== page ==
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Fundraising is a challenge all gyms face, but done right, it can be an exciting, memorable experience for everyone involved. For inspiration, we’re interviewing gym owners who’ve found ways to put the “fun” in fundraising. Meet Josh Filiault, owner of Troy, AL-based Xtreme Athletics. For the past four years, Filiault and his team have organized a highly successful zombie-themed 5K run, raising as much as $25,000.
For Pam Duke, owner of Nor’Eastern Storm, recognition as USASF’s 2015 “Small Program of the Year” means everything. It’s validation of her vision, dedication, perseverance and aspirations. The only problem is that she doesn’t operate like a small gym—which just might be the key to her success.
Going into her 10th year, Duke has learned a thing or two about how to succeed in the all-star cheer industry despite living in an area with limited population. Located on the eastern shore of Maryland, an area that does not realistically have enough potential athletes to support a large gym, Duke makes the most of what she’s got…and that’s a lot.
On the surface, it sounds like a great idea: provide a specially designated room where parents can watch cheer practice and see the hard work their kids are putting in. But some gym owners say that introducing a parent viewing area can open doors that remain better closed—and invite unwelcome feedback and drama. So what will work for your gym? We interviewed several gym owners to get their take.
At the start of the 2015-2016 season, we wanted to know: what are your business and team goals for the upcoming year? CheerProfessional polled gym owners and coaches from around the country to find out. See what cheer pros from Ultimate Allstars, ACX Twisters, and more had to say.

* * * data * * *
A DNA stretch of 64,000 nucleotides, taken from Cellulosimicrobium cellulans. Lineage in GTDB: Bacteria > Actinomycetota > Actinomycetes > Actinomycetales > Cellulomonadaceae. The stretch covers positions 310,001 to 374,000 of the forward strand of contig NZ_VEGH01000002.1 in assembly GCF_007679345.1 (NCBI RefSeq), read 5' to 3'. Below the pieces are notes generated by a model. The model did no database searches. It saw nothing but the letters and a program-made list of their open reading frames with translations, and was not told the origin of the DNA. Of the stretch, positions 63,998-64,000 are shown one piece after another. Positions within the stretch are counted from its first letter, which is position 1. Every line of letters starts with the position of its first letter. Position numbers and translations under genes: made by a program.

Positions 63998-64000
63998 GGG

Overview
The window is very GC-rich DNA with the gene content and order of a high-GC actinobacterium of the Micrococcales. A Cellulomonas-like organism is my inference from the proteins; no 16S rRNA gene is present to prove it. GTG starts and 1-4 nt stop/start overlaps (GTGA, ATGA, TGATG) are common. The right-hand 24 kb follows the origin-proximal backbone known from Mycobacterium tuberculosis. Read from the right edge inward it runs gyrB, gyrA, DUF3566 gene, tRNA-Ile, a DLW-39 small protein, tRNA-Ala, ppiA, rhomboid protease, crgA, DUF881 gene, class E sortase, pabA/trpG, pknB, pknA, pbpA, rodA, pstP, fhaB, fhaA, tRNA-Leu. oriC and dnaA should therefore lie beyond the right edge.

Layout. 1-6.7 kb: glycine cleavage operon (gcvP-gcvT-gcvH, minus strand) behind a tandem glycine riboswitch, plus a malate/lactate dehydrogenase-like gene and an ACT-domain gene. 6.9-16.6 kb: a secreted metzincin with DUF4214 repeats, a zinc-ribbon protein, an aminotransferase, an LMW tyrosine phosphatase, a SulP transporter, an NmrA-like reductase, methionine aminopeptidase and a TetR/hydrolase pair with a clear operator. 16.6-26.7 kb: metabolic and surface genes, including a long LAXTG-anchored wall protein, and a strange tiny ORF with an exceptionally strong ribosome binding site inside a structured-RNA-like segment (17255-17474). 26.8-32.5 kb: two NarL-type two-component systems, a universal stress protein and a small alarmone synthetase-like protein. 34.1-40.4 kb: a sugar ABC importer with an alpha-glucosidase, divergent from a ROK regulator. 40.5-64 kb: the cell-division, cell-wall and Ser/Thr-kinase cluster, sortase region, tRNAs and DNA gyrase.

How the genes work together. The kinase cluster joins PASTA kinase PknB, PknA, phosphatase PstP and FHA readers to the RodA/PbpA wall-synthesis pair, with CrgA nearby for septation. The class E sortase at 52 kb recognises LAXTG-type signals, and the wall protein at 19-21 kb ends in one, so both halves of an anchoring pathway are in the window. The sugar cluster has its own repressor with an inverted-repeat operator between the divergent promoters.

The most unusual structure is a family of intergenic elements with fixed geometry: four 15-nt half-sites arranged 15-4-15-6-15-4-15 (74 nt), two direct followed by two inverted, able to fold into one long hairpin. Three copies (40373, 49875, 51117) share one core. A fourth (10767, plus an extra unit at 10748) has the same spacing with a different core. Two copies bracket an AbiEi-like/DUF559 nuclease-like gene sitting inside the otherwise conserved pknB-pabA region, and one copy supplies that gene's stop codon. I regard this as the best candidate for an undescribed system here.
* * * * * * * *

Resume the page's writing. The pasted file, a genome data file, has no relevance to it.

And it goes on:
Considering a new name, new space or new approach? These changes can shake up your gym and open up new possibilities. We spoke with Allyson Moore, owner of Okemah, OK-based Victory Elite Athletics, about her decision to move to a new city and focus only on tiny/junior teams rather than offering senior teams.
One year ago, Nebraska Cheer Center relocated to a brand-new facility, and co-owners Dusty and Nicki Baker decided to incorporated a pro shop within the space. Says Nicki, “Having the space to do it really motivated us to open the shop and get things started.” Find out how they got the shop up and running in this installment of “Owner’s Manual!”
What does it take to win our “Coach of the Year” competition? In Denise Ginocchi’s case, it was the heartfelt testimony of her athletes, who praised the Beloit, Ohio resident for pushing them to be their best and being generous with her time and effort—but also for having the ability to go from “laughing and hugging” her team to “conditioning with no mercy.”
That determined work ethic is what spurred Ginocchi’s West Branch High School competitive cheer team on to kudos like third place at the 2015 AmeriCheer Internationals, seventh place at Ohio’s state competition, and series grand champion at their local CheerTime competition.
Raise your hand if this scenario sounds familiar: a parent pulls you aside after practice and says, “According to my research, your competition fees are too high.” Chances are, if you’re a gym owner, you’ve been there—more than once. With so much information readily available online, many parents are doing their own due diligence to find out what competitions really cost, but they may not always understand the bigger picture. So what’s the best way to handle concerned parents who research fees online and compare them to the fees charged by your gym?
Considering a new name, new space or new approach? These changes can shake up your gym and open up new possibilities. We spoke with Kristin Perrin, owner of Central, LA-based Central Community Athletics, about her experience taking on a new gym name and two new co-owners. See what she has to say about the changes and how she’s reinvented her gym.
The wildly popular CheerUPDATES Twitter feed started off simply enough. DJ Yeager, then a coach for the now-shuttered Galaxy program, was traveling to the Majors in 2012, and his athletes wanted play-by-play updates from the competition. “I didn’t want to send out a ton of text messages,” says Yeager. “I decided to start a Twitter account instead.” Word spread quickly, and by the end of that first evening, CheerUPDATES accumulated 500 followers.